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Publications of the Week

The Redox-Responsive Transcriptional Regulator Rex Represses Fermentative Metabolism and Is Required for Listeria monocytogenes Pathogenesis

By August 20, 2021August 24th, 2021No Comments

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This week we profile a recent publication in PLOS Pathogens from the laboratory of Dr. Michelle Reniere at UW.

Can you provide a brief overview of your lab’s current research focus?

Research in the Reniere lab is aimed at understanding how bacterial pathogens recognize and adapt to their host. We utilize Listeria monocytogenes as a model organism to investigate how intracellular pathogens sense different environments within the host in order to activate their virulence and metabolic programs. Specifically, we are interested in defining the redox signaling pathways critical for L. monocytogenes pathogenesis.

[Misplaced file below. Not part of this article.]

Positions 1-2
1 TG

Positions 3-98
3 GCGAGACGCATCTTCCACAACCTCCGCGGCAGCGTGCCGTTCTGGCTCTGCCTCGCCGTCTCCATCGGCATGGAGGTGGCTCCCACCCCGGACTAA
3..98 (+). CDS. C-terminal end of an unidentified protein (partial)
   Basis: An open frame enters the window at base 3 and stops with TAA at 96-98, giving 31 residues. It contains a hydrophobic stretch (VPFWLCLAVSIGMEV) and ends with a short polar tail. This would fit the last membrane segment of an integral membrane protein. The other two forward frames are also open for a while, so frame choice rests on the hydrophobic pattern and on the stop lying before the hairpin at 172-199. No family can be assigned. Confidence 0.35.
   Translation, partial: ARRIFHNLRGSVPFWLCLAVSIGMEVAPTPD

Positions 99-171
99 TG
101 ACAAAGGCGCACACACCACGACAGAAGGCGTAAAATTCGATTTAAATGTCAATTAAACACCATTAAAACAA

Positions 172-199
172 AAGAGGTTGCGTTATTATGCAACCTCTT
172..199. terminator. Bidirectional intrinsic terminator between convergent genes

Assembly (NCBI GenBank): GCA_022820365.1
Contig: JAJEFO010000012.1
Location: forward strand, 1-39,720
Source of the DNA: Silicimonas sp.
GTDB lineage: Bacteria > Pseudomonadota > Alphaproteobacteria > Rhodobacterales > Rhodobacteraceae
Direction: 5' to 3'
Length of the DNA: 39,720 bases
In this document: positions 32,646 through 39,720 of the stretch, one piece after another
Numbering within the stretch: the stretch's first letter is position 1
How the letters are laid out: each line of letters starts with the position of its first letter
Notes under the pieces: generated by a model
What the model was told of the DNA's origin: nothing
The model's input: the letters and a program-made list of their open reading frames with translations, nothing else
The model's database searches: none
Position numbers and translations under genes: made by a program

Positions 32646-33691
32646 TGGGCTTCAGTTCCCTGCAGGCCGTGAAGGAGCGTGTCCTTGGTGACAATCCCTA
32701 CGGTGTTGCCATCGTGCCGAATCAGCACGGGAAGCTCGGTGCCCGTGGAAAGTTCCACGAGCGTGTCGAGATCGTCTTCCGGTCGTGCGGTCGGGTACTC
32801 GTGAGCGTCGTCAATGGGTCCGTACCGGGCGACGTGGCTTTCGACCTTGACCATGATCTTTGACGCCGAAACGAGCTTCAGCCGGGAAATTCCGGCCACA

What is the significance of the findings of this publication?

In this work, we characterized the role of the redox-responsive transcriptional regulator Rex in Listeria monocytogenes growth and pathogenesis. We demonstrated that alleviation of Rex repression coordinates expression of genes necessary in the GI tract during infection, including fermentative metabolism and virulence determinants. Furthermore, we determined that Rex-dependent regulation was required for bacterial replication in peripheral organs, specifically within the gallbladder. Overall, our results demonstrated that Rex-mediated redox sensing and transcriptional regulation are important for L. monocytogenes metabolic adaptation and virulence during infection.

What are the next steps for this research?

Within a host Listeria monocytogenes traffics through a multiorgan life cycle where it eventually colonizes the gallbladder, which becomes the primary reservoir of bacteria during infection. Ongoing work is aimed at defining the gallbladder as a replicative niche for bacterial pathogens. Furthermore, we are interested in identifying the factors required for L. monocytogenes survival and replication within the gallbladder.

If you’d like us to mention your funding sources, please list them.

NIH grants R01AI132356 and T32AI055396

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